Thursday, 5 April 2012

despair is inevitable

The five tenets of social injustice identified by researcher Professor Daniel Dorling are:

elitism is efficient
exclusion is necessary
prejudice is natural
greed is good
despair is inevitable

I'm reading Professor Dorling's book at the moment. I feel at turns angry, stunned and called to action (or at least deeper thinking and self reflection) by what I'm reading. He posits that:

Elitism, exclusion, prejudice, greed and despair will not end just by being recognised more clearly as unjust. Slavery did not end by abolishment. Women were not emancipated by being allowed to vote. Child abuse by dangerous labour did not end with the Factory Acts.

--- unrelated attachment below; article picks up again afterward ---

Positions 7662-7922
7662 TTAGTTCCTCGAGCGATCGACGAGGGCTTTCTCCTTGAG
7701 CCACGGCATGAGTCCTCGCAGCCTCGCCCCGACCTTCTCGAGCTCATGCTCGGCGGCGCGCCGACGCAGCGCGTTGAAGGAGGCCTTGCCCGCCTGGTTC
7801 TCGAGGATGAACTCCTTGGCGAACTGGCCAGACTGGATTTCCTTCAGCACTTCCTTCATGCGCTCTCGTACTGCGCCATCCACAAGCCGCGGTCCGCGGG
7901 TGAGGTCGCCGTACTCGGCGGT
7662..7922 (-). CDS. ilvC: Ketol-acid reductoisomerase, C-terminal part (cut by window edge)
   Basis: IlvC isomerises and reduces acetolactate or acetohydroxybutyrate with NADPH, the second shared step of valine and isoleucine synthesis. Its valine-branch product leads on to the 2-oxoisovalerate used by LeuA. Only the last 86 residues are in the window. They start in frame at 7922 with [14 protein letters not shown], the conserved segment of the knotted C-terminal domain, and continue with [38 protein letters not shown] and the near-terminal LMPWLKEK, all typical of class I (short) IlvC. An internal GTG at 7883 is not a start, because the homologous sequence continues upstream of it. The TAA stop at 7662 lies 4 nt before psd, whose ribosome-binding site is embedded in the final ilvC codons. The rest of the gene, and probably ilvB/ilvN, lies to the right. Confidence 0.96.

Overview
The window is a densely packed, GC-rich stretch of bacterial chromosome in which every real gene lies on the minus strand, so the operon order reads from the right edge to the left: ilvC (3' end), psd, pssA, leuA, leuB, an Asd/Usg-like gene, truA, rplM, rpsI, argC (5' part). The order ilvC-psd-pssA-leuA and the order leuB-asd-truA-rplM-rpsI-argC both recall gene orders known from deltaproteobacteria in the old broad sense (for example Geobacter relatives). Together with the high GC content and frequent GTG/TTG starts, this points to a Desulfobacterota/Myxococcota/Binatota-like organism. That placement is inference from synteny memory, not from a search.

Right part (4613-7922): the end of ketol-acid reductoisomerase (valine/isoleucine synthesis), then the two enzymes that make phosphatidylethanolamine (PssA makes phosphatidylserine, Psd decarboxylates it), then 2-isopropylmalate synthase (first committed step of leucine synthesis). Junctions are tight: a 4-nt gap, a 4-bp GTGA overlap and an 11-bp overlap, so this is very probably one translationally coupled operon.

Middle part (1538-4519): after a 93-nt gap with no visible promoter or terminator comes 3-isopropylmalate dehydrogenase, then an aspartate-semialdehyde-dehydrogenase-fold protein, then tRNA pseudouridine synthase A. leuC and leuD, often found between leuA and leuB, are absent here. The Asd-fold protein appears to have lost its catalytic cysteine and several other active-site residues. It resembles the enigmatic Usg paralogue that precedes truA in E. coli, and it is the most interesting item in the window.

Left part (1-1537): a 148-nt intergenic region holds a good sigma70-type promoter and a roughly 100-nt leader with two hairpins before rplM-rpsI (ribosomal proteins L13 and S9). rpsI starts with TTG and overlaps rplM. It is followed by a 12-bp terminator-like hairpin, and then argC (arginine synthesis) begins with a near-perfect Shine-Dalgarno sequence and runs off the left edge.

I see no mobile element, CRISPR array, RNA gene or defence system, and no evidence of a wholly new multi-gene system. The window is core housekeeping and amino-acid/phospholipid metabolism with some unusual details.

It is in our minds that injustice continues most strongly, in what we think is permissible, in whether we think we can use others in ways we would not wish to be used ourselves.

My most favourite part I've read so far is the rejection of the fiction of inherent intelligence and the description of the very few adults in European history who helped rescue and shelter Jewish people in occupied Europe.

It is worth repeating that when the rescuers' backgrounds were looked into it was commonly found that their parents had set high standards for them as children, high standards as to how they should view others, and their parents did not treat them as if their were limits to their abilities, nor did they tell them that others were limited.

I would like to think that despair is not inevitable...I would like to be part of that revolution.

Y Cate

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